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Gemini image of star 1RXS J160929.1-210524 with companion (red circle).

Figure 1 First released in September of 2008: Gemini adaptive optics image of 1RXS J160929.1-210524 and its ~8 Jupiter-mass companion (within red circle). This image is a composite of J-, H- and K-band near-infrared images. All images obtained with the Gemini Altair adaptive optics system and the Near-Infrared Imager (NIRI) on the Gemini North telescope.  Photo Credit: Gemini Observatory

JPG 89.39 KB | TIFF 18.7 MB

New images of 1RXS J160929.1-210524 (NIRI, Altair) - 3.05 & 3.8 microns.

Credit: Gemini Observatory/AURA/David Lafrenière (University of Montreal),Ray Jayawardhana (University of Toronto), and Marten van Kerkwijk (University of Toronto)

Figure 2. New images of 1RXS J160929.1-210524 at 3.05 and 3.8 microns left and right respectively. Images obtained using the Gemini Near Infrared Imager (NIRI) with the Altair adaptive optics system. These data were used to determine a better estimate of the planet's mass.

Proper motion plots of 1RXS J160929.1-210524 (Gemini data) confirm star-planet system.

Credit: Gemini Observatory/AURA/David Lafrenière (University of Montreal),Ray Jayawardhana (University of Toronto), and Marten van Kerkwijk (University of Toronto)

Figure 3. Proper motion plots from Gemini observations of 1RXS J160929.1-210524 confirming that the star and planet are a bound system.

Planet spectrum comparison (black) with brown dwarf (red, top) and model spectrum (red, bottom).

Credit: Gemini Observatory/AURA/David Lafrenière (University of Montreal),Ray Jayawardhana (University of Toronto), and Marten van Kerkwijk (University of Toronto)

Figure 4. (top) Comparison of the planet spectrum (black) with a slightly warmer, more massive free floating brown dwarf in the Upper Scorpius association (red, from Lodieu et al. 2008). (bottom) Comparison with a model spectrum of temperature 1800 K and low surface gravity (red, from DRIFT PHOENIX models, Witte et al. 2009, Helling et al. 2008).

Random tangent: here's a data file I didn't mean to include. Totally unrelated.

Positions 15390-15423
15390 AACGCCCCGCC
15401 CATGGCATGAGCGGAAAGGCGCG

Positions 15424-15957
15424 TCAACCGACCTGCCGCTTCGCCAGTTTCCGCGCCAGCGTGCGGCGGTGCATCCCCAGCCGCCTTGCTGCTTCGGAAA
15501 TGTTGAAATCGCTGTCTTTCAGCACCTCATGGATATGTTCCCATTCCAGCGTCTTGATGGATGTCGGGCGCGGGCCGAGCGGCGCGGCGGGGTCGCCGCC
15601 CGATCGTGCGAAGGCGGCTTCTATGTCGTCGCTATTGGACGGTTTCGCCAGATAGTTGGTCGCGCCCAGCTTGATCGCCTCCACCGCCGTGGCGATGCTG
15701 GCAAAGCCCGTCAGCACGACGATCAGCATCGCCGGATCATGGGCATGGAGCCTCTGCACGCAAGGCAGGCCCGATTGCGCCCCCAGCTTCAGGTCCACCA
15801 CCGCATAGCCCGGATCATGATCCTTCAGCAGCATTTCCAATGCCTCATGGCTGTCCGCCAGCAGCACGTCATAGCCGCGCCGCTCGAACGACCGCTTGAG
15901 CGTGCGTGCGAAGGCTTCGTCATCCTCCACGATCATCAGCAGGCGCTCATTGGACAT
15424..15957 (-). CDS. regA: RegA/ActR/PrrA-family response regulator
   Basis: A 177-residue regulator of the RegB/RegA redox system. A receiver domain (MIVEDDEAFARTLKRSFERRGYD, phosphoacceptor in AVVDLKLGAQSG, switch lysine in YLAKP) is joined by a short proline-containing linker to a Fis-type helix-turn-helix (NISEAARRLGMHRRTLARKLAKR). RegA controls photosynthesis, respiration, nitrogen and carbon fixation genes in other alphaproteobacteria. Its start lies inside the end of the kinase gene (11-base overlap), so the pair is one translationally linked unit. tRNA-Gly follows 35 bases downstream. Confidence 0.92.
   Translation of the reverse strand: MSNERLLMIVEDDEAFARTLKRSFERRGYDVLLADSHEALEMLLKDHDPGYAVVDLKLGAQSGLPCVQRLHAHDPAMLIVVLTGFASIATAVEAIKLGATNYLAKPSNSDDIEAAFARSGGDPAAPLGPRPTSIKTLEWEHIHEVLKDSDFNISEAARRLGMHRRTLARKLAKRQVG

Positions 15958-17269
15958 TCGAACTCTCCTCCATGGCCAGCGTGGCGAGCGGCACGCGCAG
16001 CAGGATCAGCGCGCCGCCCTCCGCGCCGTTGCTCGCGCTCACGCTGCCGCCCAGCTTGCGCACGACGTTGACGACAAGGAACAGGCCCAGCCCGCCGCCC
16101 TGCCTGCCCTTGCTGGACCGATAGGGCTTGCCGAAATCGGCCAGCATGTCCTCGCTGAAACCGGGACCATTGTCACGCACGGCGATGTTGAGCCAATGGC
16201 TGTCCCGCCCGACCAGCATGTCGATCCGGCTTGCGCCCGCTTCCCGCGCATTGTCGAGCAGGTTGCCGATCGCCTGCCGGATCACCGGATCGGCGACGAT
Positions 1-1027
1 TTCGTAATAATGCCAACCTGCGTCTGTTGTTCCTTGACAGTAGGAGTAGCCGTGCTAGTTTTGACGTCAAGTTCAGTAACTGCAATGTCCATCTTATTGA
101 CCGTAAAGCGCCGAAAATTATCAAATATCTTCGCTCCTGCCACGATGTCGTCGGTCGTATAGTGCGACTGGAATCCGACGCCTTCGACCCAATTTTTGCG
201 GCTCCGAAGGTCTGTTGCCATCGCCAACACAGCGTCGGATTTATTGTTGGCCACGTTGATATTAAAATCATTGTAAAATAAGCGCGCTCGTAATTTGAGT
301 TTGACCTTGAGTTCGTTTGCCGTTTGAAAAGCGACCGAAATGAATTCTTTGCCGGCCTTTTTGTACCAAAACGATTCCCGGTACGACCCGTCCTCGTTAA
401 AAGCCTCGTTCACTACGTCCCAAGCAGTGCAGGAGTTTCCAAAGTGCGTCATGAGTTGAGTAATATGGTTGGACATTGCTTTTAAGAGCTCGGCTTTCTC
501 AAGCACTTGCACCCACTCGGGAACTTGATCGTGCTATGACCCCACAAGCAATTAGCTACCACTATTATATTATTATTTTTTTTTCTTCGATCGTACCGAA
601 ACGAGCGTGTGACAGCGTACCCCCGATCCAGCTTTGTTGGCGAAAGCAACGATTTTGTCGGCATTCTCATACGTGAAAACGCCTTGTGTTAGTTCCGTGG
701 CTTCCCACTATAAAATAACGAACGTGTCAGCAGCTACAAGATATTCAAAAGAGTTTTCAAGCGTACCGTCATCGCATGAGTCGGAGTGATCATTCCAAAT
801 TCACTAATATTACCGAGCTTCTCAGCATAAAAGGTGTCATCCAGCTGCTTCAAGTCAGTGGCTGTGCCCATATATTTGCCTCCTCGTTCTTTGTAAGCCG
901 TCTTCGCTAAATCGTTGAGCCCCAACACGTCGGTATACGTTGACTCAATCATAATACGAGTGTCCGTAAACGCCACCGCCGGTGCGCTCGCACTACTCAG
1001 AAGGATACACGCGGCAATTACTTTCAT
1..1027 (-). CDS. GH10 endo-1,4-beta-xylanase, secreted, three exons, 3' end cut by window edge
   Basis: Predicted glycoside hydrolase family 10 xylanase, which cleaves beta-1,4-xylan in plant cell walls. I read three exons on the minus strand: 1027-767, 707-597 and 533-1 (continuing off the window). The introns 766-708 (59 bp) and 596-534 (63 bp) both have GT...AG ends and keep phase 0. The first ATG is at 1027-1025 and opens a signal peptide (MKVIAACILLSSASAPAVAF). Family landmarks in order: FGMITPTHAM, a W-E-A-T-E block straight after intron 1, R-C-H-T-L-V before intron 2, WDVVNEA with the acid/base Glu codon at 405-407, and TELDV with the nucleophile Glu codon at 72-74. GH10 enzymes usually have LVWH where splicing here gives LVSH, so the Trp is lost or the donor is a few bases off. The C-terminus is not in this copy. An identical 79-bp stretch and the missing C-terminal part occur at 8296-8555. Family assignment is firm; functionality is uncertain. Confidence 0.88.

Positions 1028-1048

Gemini Observatory Press Release

For Immediate Release – June 29, 2010 9:00 am EDT/Chile

Science Contacts:


Media Contact:

  • Peter Michaud
    Gemini Observatory, Hilo, HI
    Email: pmichaud"at"
    Cell: (808) 936-6643
    Desk: (808) 974-2510

A planet only about eight times the mass of Jupiter has been confirmed orbiting a Sun-like star at over 300 times farther from the star than the Earth is from our Sun. The newly confirmed planet is the least massive planet known to orbit at such a great distance from its host star. The discovery utilized high-resolution adaptive optics technology at the Gemini Observatory to take direct images and spectra of the planet.

First reported in September 2008 by a team led by David Lafrenière (then at the University of Toronto, now at the University of Montreal and Center for Research in Astrophysics of Quebec), the suspected planetary system required further observations over time to confirm that the planet and star were indeed moving through space together. “Back in 2008 what we knew for sure was that there was this young planetary mass object sitting right next to a young Sun-like star on the sky,” says Lafrenière. The extremely close proximity of the two objects strongly suggested that they were associated with each other but it was still possible (but unlikely) that they were unrelated and only aligned by chance in the sky. According to Lafrenière, “Our new observations rule out this chance alignment possibility, and thus confirms that the planet and the star are related to each other.”

With this confirmation by Lafrenière and colleagues, the system, known as 1RXS J160929.1-210524 (or 1RXS 1609 for short), provides scientists with a unique specimen that challenges planetary formation theories due to its extreme separation from the star. "The unlikely locale of this alien world could be telling us that nature has more than one way of making planets," says co-author Ray Jayawardhana of the University of Toronto. "Or, it could be hinting at a violent youth when close encounters between newborn planets hurl some siblings out to the hinterlands," he adds.

With its initial detection by the team using the Gemini Observatory in April of 2008 this object became the first likely planet known to orbit a sun-like star that was revealed by direct imaging. At the time of its discovery the team also obtained a spectrum of the planet and was able to determine many of its characteristics, which are confirmed in this new work. “In retrospect, this makes our initial data the first spectrum of a confirmed exoplanet ever!” says Lafrenière. The spectrum shows absorption features due to water vapor, carbon monoxide, and molecular hydrogen in the planet’s atmosphere.